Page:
The front lever is a gymnastic and calisthenic move - a static hold normally performed on the still rings or the pull-up bar. A front lever is performed by lowering from an inverted hang until the body is completely horizontal and straight with the front of the body facing upwards. An accomplished gymnast may also pull directly into the horizontal position from a dead hang. Front levers require a high degree of back and core strength.
The move is rated A in the gymnastic code of points, a scale from A to F, with F being the most difficult. In the 1960s the move was rated B, when the levels of difficulty were A, B, and C. Evidently the athlete's body length is a factor in point scoring as world class gymnasts are shorter now than during the mid 20th century: for example the top American gymnast in 1956 was John Beckner - 6' 1", whereas the 2004 Olympic champion American gymnast, Paul Hamm, is 5' 4".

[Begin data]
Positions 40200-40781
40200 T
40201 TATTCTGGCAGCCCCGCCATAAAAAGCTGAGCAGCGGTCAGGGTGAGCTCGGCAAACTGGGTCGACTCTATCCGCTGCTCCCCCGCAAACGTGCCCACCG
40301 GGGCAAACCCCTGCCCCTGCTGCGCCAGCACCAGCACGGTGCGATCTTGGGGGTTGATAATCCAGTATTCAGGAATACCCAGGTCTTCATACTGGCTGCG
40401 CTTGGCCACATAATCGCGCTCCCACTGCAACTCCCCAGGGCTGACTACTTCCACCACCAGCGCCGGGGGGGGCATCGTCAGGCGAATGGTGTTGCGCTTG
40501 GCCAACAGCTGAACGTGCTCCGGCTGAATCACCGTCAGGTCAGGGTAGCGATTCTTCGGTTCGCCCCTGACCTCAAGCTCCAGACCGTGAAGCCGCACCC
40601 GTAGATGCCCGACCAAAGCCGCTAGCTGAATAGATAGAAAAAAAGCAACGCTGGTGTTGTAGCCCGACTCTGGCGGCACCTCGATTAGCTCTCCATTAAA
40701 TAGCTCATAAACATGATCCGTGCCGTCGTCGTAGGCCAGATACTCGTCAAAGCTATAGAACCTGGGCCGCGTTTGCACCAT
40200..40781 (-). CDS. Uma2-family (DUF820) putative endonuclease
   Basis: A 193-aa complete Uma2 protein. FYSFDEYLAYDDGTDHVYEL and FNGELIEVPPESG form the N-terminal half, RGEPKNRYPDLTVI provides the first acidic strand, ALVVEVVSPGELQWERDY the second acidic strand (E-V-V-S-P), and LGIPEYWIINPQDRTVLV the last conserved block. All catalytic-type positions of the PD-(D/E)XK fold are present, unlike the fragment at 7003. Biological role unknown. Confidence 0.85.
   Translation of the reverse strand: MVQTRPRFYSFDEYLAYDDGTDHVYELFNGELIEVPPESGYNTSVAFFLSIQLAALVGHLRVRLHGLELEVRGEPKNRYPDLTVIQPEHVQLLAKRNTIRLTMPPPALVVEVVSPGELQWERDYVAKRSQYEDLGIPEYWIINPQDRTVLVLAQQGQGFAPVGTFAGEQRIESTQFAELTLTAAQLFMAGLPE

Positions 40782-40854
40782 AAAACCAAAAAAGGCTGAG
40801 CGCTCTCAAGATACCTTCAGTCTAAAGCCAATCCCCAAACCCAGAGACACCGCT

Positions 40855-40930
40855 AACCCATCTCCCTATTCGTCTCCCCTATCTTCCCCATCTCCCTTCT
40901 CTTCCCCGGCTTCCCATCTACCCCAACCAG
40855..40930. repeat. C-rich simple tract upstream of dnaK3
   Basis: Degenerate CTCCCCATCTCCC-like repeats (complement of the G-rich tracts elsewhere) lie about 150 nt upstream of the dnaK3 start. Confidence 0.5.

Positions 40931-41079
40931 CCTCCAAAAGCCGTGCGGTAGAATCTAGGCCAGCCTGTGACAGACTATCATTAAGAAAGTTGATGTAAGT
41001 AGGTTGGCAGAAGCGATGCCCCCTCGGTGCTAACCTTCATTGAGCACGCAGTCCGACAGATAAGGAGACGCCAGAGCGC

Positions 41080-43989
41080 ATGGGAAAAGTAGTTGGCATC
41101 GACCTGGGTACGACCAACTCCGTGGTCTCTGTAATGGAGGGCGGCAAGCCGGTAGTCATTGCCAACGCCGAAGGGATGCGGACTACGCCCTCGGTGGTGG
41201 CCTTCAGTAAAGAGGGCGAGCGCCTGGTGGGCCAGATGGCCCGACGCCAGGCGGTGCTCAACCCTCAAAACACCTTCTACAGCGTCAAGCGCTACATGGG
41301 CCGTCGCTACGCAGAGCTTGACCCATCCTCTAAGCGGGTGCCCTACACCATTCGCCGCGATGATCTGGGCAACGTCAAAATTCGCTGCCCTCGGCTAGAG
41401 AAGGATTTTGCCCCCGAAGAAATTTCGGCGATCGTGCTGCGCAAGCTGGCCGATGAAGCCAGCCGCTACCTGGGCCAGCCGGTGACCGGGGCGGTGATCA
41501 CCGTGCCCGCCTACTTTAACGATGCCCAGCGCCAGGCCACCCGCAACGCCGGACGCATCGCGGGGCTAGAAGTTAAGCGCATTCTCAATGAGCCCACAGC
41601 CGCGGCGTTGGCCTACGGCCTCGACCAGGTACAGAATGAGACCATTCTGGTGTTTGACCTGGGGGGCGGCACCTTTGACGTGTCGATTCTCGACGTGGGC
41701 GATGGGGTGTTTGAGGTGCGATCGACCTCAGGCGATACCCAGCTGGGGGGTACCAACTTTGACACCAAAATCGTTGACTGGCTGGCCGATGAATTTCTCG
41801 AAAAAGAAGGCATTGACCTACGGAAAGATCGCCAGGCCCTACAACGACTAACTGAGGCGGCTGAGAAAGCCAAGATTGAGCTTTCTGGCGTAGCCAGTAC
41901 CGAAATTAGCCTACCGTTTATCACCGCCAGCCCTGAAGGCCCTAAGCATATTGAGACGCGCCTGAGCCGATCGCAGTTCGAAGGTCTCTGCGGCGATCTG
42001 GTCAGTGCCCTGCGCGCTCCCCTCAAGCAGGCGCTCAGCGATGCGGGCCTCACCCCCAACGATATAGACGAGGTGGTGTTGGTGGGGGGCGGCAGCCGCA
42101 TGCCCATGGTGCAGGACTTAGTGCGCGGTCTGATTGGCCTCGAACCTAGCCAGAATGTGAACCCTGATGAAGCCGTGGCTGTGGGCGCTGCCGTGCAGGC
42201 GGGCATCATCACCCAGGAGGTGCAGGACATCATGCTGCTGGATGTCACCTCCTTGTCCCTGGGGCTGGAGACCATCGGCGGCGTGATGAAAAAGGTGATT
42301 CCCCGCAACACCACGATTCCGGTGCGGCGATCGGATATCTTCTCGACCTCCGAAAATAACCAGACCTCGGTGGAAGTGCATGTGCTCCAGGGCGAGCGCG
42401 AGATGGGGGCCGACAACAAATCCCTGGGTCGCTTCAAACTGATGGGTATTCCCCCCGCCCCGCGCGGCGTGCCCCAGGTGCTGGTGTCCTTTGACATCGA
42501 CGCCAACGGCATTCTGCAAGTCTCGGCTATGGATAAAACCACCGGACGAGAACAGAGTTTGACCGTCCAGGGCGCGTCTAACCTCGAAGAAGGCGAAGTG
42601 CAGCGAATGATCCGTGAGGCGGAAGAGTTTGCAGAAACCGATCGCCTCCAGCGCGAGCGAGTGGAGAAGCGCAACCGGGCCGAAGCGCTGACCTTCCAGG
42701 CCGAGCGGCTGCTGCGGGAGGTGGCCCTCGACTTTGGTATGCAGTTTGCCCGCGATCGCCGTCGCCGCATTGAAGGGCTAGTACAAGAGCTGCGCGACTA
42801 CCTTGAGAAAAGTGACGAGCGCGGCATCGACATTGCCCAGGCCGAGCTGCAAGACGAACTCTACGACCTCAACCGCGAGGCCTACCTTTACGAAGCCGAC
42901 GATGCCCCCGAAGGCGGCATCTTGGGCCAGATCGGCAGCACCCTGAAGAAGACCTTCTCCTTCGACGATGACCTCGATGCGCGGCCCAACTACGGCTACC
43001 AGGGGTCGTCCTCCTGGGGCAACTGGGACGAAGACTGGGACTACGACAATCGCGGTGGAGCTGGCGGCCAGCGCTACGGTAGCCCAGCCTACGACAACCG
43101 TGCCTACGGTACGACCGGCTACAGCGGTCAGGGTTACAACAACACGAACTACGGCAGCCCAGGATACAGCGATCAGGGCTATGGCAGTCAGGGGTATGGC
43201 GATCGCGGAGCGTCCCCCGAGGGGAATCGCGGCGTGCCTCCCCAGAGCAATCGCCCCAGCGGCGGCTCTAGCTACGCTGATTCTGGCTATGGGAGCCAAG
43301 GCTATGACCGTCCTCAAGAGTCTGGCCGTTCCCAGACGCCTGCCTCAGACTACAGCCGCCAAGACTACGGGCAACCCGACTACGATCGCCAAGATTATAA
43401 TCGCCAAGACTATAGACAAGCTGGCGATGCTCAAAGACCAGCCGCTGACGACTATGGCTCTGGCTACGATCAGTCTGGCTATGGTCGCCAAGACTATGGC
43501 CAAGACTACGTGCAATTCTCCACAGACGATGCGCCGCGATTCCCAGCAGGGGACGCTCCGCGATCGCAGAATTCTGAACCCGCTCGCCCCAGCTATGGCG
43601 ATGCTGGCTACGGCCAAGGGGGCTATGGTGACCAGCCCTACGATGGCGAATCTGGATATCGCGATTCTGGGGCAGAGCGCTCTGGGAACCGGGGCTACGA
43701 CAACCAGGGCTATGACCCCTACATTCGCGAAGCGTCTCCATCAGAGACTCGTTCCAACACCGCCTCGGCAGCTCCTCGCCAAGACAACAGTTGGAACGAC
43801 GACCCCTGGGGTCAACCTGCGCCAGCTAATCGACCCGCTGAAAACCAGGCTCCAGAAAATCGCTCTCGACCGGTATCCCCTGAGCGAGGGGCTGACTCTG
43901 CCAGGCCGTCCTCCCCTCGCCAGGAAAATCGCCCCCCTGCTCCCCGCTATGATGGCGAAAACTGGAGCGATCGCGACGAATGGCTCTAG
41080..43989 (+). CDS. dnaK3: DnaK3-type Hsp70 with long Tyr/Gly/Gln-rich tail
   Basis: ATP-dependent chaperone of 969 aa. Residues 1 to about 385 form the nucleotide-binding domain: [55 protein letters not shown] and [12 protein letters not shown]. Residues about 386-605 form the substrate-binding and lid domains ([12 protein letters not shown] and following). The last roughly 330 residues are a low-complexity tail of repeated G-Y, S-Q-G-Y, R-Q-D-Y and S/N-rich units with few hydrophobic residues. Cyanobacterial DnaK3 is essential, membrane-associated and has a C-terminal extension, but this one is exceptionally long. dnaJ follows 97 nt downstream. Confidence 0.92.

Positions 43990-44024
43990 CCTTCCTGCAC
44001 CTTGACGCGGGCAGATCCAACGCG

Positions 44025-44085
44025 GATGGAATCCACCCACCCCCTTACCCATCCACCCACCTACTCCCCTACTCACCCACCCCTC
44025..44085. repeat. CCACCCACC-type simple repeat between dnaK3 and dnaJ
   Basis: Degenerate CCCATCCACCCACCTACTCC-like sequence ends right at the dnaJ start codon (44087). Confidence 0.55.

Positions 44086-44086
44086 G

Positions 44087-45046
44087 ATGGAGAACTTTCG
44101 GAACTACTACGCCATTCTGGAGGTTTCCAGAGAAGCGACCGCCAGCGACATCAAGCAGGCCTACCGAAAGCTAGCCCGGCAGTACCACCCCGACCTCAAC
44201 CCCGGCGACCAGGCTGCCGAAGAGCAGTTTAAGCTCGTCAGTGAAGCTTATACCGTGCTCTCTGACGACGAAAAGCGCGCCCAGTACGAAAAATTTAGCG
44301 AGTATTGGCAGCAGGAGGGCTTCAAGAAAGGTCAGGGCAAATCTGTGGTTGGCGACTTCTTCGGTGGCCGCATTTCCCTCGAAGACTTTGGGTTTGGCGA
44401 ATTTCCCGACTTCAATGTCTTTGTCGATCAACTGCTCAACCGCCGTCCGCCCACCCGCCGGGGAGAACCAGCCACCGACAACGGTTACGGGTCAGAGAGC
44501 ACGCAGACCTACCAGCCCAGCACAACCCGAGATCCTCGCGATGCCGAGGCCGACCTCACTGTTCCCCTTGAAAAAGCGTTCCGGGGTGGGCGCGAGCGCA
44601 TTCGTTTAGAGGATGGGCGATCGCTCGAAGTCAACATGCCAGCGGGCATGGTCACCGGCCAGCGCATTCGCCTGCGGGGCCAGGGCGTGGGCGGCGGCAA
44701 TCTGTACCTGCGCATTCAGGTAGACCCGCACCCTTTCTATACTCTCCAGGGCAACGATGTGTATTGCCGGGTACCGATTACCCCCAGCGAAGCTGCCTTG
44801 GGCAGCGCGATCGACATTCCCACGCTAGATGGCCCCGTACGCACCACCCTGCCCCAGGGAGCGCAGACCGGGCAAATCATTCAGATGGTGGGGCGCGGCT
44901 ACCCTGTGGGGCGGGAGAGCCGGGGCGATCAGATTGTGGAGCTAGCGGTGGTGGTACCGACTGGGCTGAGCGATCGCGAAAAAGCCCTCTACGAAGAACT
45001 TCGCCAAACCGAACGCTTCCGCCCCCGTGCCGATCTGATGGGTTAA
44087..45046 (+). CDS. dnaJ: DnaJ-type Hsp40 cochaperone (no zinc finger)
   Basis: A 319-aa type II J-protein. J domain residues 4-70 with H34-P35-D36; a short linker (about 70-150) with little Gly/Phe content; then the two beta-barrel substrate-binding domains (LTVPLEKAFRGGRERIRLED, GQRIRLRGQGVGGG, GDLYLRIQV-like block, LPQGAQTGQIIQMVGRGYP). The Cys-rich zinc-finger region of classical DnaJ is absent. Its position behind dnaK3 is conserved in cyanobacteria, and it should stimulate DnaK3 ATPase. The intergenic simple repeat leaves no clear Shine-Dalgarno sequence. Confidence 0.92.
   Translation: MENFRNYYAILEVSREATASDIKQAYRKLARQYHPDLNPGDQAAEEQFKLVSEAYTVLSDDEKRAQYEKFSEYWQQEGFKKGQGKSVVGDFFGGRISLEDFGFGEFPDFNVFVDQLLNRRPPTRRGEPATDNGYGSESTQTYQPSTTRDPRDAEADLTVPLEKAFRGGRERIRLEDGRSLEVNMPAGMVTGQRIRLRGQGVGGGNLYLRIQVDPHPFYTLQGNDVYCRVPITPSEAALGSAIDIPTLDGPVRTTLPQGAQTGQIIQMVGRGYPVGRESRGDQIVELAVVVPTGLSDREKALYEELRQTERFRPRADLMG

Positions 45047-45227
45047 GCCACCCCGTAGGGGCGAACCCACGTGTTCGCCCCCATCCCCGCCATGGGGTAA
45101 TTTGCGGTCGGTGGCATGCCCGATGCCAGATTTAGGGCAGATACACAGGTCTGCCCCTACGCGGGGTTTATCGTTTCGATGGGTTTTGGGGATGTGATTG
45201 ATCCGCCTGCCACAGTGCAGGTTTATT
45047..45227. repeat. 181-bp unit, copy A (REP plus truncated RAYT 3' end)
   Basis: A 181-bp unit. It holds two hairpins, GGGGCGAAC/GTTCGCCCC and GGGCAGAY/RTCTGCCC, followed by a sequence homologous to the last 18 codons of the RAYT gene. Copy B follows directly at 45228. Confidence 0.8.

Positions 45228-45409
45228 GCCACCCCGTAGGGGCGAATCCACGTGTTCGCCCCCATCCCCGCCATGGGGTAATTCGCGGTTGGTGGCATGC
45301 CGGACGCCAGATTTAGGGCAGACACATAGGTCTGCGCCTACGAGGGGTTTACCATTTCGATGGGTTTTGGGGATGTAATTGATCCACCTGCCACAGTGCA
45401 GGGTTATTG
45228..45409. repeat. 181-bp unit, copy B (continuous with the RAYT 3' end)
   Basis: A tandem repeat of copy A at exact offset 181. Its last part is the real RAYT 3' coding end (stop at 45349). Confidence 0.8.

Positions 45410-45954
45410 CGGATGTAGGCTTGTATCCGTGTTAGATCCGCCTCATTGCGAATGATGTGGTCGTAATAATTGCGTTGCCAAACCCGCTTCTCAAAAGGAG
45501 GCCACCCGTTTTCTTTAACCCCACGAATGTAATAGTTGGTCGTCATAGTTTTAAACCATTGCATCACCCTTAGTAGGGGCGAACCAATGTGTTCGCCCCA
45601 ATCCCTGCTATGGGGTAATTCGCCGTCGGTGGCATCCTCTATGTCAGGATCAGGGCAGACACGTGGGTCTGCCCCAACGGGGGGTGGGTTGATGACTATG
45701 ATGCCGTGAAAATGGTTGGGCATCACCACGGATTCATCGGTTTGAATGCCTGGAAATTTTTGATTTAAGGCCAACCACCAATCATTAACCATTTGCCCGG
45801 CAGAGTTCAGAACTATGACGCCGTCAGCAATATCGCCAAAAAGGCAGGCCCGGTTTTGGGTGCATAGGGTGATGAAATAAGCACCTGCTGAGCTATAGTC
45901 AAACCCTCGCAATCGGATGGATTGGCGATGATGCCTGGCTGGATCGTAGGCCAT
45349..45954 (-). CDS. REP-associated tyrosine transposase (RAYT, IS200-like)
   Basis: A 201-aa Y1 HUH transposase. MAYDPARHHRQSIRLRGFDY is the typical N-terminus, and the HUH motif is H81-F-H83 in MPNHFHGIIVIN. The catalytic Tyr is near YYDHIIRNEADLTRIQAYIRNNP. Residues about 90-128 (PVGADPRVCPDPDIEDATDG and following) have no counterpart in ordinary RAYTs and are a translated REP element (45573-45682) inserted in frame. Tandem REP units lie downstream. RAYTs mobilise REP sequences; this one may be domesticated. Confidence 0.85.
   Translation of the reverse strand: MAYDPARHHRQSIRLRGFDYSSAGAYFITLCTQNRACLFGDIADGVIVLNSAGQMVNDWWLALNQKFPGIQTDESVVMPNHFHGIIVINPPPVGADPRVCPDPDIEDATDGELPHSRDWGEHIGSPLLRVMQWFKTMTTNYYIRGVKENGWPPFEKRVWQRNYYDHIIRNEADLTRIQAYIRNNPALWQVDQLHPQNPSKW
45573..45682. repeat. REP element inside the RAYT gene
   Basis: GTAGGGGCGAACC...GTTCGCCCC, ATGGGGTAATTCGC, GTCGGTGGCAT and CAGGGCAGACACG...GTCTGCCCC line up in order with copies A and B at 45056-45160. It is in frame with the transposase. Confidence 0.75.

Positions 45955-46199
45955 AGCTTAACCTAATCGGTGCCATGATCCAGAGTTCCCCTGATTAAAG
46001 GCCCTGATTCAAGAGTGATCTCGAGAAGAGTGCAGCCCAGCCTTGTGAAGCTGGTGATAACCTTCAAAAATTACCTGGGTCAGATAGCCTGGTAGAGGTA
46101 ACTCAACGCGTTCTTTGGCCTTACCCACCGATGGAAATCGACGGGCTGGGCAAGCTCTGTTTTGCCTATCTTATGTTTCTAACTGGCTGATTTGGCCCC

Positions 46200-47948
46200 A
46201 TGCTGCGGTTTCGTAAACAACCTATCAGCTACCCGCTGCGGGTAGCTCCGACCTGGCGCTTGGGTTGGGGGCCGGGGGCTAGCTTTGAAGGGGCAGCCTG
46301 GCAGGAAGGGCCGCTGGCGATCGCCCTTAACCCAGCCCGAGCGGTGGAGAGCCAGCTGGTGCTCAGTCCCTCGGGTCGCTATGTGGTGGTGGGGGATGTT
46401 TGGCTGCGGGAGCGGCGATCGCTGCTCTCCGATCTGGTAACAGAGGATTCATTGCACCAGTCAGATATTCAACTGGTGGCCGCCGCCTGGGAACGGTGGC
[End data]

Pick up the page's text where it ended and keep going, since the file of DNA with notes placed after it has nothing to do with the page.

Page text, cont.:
There are many variations for the Front Lever. The easiest is the tuck front lever, then the advanced tuck variation (where the back is kept flat), then the single leg front lever, straddle front lever, and finally on to the full front lever. At any stage of learning the skill the gymnast may perform pull-ups in the front lever position of their choice.
One arm front lever
A front lever held with just one arm. The body is often turned sideways in this variation
Exercises based on the front lever
Front lever pullups
The body is kept horizontal while the gymnast performs a pullup.
Ice cream makers
In this variation the performer leans forward from the lever position, bringing the legs down and arms up until the performer reaches the top of a regular pullup. From here they lean back again, straightening the arms and returning to the front lever
- Modern Gymnast, December 1956, Page 12